- Martin Goodman
Judaism in Graeco-Roman antiquity is better known than any other ancient religion apart from Christianity, primarily because of the survival to modern times of traditions about ancient Judaism through rabbinic and Christian literature. However, this same factor creates its own problems of bias in the selection and interpretation of evidence.
The main sources of knowledge about Judaism are the Old and New Testaments and other religious texts preserved in Greek within the Christian Church: the apocrypha and pseudepigrapha, and the writings of *Philon(4) and *Josephus. The works composed in Hebrew and *Aramaic produced by the rabbis after ce 70 stress rather different aspects. A fresh light has been shone on Judaism by the chance discovery of Jewish papyri in Elephantine and especially by the *Dead Sea Scrolls, which revealed the incompleteness of the later Jewish and Christian traditions even about the 1st cent. ce, the period for which most evidence survives. Pagan Greek and Latin writers emphasized the aspects of Judaism most surprising to outsiders but many of their comments were ignorant and prejudiced.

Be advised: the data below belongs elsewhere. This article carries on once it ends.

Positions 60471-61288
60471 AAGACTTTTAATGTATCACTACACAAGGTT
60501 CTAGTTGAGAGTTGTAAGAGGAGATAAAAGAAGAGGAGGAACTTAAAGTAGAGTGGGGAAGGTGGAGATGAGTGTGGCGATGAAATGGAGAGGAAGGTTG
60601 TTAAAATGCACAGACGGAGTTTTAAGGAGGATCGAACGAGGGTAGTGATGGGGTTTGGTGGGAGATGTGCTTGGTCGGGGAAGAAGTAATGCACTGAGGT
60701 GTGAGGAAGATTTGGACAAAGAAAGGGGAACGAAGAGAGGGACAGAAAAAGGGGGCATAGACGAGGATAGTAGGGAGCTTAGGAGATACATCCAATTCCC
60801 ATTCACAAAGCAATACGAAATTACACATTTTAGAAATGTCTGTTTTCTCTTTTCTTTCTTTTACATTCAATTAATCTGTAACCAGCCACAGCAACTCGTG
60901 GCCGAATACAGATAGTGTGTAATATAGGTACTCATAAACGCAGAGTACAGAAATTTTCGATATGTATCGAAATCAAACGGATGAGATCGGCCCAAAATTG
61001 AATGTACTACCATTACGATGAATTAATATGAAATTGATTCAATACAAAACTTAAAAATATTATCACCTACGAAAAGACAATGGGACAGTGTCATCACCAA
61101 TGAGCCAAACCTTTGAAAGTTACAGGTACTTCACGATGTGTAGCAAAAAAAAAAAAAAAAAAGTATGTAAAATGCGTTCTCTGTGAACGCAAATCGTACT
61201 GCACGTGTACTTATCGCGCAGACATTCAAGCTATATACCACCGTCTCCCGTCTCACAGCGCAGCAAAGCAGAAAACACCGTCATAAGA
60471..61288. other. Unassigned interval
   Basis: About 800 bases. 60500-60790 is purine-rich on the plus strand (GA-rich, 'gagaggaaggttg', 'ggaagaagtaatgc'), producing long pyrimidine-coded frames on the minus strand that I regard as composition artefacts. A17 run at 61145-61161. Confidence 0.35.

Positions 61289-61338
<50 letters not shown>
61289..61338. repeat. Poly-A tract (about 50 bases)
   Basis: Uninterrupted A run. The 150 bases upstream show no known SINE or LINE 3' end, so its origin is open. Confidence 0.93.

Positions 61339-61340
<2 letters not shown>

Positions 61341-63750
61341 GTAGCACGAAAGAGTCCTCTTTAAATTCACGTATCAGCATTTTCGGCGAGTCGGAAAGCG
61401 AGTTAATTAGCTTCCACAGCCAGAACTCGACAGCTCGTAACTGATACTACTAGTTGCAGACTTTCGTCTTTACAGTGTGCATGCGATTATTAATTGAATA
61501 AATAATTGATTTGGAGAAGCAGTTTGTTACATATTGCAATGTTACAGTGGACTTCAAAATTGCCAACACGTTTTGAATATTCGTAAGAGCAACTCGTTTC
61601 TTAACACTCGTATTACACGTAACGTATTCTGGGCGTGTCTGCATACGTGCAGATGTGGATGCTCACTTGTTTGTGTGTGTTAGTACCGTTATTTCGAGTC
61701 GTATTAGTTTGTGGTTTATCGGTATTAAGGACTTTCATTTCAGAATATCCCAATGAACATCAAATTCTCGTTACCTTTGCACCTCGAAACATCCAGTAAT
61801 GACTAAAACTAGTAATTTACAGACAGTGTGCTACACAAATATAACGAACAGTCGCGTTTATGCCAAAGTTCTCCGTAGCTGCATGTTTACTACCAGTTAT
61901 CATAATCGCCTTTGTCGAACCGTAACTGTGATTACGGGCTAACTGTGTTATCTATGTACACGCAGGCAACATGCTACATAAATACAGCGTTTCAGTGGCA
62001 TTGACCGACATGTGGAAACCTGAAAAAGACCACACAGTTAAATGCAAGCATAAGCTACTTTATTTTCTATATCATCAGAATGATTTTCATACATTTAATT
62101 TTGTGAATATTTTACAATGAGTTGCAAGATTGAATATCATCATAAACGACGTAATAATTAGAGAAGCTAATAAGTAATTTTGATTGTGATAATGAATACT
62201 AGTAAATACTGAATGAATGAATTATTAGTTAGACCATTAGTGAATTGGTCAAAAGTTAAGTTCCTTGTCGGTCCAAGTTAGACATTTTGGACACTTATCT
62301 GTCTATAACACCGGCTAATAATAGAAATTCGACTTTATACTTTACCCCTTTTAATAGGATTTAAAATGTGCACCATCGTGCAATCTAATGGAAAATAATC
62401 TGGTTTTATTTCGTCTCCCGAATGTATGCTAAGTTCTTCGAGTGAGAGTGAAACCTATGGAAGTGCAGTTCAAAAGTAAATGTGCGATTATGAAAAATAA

- Jewish Studies